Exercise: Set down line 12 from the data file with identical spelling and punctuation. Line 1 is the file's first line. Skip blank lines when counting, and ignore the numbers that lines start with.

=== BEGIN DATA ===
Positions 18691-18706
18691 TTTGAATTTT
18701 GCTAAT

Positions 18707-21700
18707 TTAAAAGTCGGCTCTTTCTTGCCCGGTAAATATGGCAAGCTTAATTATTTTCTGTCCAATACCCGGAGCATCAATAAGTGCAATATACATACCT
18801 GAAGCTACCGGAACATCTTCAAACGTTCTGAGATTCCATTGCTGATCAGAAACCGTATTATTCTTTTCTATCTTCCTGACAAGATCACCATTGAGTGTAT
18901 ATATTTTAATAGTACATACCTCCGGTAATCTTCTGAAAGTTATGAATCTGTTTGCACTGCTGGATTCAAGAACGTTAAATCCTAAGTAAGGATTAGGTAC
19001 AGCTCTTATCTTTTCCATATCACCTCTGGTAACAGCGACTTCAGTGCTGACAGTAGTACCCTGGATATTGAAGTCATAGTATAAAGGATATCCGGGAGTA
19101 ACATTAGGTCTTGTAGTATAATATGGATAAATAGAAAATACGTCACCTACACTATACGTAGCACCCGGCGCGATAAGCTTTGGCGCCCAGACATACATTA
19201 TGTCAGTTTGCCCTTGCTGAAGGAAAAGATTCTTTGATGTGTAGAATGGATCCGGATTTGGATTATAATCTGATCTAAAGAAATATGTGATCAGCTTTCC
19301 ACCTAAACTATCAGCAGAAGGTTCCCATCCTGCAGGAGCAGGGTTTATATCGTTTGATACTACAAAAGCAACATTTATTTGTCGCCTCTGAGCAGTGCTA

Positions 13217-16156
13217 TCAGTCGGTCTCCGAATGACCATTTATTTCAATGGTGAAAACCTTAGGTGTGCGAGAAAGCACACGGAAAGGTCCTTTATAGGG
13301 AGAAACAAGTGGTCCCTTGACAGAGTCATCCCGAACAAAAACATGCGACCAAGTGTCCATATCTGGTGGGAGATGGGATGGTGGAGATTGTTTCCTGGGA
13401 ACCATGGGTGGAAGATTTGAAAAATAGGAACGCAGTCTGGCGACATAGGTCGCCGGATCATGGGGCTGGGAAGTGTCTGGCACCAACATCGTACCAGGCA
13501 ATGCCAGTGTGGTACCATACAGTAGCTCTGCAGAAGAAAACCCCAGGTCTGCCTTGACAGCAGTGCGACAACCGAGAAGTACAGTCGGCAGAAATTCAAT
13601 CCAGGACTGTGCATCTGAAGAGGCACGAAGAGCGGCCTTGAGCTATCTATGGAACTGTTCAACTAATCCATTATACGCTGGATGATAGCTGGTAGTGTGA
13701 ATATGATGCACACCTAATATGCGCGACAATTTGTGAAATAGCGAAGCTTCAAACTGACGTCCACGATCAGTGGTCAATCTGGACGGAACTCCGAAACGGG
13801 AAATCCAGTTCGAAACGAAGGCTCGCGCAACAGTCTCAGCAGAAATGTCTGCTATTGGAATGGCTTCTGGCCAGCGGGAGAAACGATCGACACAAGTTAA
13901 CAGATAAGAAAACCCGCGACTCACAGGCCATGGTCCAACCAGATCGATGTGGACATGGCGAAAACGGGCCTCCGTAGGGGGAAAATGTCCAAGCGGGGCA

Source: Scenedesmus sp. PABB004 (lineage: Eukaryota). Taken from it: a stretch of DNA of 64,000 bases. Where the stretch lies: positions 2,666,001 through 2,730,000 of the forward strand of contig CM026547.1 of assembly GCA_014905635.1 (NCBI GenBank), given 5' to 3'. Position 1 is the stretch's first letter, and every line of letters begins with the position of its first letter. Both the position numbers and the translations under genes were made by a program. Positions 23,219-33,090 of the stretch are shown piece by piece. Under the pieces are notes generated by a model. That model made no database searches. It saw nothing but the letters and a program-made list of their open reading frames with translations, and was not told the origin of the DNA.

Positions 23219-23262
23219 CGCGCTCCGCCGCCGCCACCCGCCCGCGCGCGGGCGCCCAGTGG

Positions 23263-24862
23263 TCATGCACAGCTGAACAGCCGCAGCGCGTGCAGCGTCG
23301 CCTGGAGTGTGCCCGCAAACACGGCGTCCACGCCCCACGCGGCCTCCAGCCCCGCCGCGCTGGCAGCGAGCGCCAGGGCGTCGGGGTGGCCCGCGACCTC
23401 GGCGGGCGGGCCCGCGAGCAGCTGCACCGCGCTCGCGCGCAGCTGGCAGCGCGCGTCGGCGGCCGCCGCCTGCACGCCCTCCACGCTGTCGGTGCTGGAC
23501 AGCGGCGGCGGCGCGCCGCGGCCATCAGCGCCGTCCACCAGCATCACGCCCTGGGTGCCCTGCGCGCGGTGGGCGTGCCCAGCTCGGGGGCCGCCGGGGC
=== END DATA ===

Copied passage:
Positions 13217-16156